Background: The function of education in developing health, and death, literacy, is as a key tool in health promotion. In Scotland, schools are identified as an important target for health promoting palliative care to ensure that children develop the skills and capacity to talk about, and cope with death and bereavement; yet, death is not included in the curriculum and teaching about death and grief is not common practice.
Aims: This presentation discusses the evaluation of a death and grief education programme for children, aged 9 to 12, in one Scottish school. The programme was designed as part of an action research study, in response to children’s questions about death, which they, and school staff, determined the school had a role in answering. Written evaluations, focus groups and interviews were facilitated with children and teachers post teaching to: understand experiences of the programme, identify key areas of learning; and ascertain opportunities and challenges for integrating death and grief into the curriculum.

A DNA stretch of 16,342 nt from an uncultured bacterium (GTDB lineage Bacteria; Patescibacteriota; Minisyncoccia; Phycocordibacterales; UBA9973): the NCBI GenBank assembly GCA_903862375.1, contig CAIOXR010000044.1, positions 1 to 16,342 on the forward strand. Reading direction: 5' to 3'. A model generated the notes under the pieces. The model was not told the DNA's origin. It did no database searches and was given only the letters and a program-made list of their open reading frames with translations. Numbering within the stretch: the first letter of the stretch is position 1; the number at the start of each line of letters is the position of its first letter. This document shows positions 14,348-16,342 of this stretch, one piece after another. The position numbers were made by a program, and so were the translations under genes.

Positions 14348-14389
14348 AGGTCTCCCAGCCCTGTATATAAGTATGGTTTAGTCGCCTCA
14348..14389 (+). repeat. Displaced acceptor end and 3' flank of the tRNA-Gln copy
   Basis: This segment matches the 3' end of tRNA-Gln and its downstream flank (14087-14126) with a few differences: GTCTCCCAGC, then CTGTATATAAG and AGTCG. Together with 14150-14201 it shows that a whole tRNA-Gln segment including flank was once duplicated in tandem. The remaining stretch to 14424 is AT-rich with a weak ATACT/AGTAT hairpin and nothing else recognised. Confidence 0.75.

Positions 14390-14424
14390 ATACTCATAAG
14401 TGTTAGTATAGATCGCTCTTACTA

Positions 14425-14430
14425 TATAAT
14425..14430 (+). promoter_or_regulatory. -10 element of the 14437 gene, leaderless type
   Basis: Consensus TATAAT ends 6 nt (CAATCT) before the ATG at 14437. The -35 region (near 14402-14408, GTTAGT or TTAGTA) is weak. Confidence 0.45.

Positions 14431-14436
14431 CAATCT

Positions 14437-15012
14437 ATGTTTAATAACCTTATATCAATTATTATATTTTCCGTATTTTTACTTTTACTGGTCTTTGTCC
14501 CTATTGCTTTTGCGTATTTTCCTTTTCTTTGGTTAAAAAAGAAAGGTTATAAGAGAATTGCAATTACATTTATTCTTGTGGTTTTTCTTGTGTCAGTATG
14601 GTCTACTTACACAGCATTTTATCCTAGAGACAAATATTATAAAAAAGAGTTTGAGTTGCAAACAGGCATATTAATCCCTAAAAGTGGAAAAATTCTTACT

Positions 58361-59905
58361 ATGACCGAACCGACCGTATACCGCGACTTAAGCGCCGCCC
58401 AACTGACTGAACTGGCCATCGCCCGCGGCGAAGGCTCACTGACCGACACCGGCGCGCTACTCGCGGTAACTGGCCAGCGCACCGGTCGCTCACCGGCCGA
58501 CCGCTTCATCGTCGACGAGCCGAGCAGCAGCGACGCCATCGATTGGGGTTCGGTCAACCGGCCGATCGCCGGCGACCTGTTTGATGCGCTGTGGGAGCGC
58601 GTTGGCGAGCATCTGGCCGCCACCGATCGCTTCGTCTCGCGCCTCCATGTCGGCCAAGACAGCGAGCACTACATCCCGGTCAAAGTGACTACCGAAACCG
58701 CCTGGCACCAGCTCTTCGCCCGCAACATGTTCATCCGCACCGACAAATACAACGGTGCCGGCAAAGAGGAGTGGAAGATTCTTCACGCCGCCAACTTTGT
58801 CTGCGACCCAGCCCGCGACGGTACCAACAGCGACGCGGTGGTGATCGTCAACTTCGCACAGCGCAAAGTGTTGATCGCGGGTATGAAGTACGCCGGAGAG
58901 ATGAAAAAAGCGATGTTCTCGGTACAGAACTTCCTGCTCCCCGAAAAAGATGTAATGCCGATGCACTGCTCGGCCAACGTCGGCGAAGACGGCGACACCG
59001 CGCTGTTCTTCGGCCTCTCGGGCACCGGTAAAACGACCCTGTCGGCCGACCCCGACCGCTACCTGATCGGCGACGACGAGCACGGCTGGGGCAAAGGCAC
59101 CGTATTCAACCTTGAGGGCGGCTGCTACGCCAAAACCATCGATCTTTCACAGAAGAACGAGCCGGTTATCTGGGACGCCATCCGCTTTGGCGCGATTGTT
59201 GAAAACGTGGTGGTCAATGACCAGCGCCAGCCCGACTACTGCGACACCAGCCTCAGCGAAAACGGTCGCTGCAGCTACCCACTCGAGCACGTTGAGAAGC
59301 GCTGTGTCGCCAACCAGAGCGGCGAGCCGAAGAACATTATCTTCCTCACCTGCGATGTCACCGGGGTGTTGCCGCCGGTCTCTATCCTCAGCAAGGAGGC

Findings: The evaluation revealed that despite initial reticence, staff enjoyed teaching the programme and were surprised by how readily the children engaged with the learning. Likewise, the children revealed that it was unusual to talk about death in class yet they enjoyed the programme and described how it supported them to share personal stories and develop their understanding of organ donation, funeral customs and grief.
Conclusion and application to PHPC: The research suggests that a short and targeted education programme, led by the questions of children, can develop knowledge of death and grief and that this impacts on children’s ability to understand and engage with these experiences: thus building death literacy. This is significant as, whilst the experience of caring, dying, death and grief impacts on everyone, children’s experiences of and relationship to health promoting palliative care remains under-explored.
- death and bereavement
- death illiteracy